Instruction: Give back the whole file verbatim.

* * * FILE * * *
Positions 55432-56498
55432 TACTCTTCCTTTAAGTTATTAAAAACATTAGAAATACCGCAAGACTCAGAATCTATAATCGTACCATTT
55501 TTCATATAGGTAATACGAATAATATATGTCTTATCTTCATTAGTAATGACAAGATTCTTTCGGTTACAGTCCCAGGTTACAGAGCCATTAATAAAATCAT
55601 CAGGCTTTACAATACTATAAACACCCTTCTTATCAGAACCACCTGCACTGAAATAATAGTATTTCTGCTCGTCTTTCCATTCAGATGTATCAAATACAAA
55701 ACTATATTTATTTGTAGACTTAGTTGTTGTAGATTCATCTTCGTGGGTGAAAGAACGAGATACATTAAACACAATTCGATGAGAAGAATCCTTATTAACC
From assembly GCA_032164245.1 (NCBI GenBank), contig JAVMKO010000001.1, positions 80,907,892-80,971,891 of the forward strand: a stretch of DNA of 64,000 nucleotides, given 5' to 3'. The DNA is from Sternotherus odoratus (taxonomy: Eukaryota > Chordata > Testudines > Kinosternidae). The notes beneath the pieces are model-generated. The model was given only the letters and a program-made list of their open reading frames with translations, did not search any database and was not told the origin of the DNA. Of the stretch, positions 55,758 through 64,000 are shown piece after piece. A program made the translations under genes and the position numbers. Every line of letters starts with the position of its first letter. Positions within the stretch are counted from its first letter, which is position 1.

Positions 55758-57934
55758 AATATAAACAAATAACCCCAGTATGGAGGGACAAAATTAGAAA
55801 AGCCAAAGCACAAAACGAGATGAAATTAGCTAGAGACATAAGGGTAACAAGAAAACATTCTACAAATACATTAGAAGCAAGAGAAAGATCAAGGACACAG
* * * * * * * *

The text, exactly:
Positions 55432-56498
55432 TACTCTTCCTTTAAGTTATTAAAAACATTAGAAATACCGCAAGACTCAGAATCTATAATCGTACCATTT
55501 TTCATATAGGTAATACGAATAATATATGTCTTATCTTCATTAGTAATGACAAGATTCTTTCGGTTACAGTCCCAGGTTACAGAGCCATTAATAAAATCAT
55601 CAGGCTTTACAATACTATAAACACCCTTCTTATCAGAACCACCTGCACTGAAATAATAGTATTTCTGCTCGTCTTTCCATTCAGATGTATCAAATACAAA
55701 ACTATATTTATTTGTAGACTTAGTTGTTGTAGATTCATCTTCGTGGGTGAAAGAACGAGATACATTAAACACAATTCGATGAGAAGAATCCTTATTAACC
From assembly GCA_032164245.1 (NCBI GenBank), contig JAVMKO010000001.1, positions 80,907,892-80,971,891 of the forward strand: a stretch of DNA of 64,000 nucleotides, given 5' to 3'. The DNA is from Sternotherus odoratus (taxonomy: Eukaryota > Chordata > Testudines > Kinosternidae). The notes beneath the pieces are model-generated. The model was given only the letters and a program-made list of their open reading frames with translations, did not search any database and was not told the origin of the DNA. Of the stretch, positions 55,758 through 64,000 are shown piece after piece. A program made the translations under genes and the position numbers. Every line of letters starts with the position of its first letter. Positions within the stretch are counted from its first letter, which is position 1.

Positions 55758-57934
55758 AATATAAACAAATAACCCCAGTATGGAGGGACAAAATTAGAAA
55801 AGCCAAAGCACAAAACGAGATGAAATTAGCTAGAGACATAAGGGTAACAAGAAAACATTCTACAAATACATTAGAAGCAAGAGAAAGATCAAGGACACAG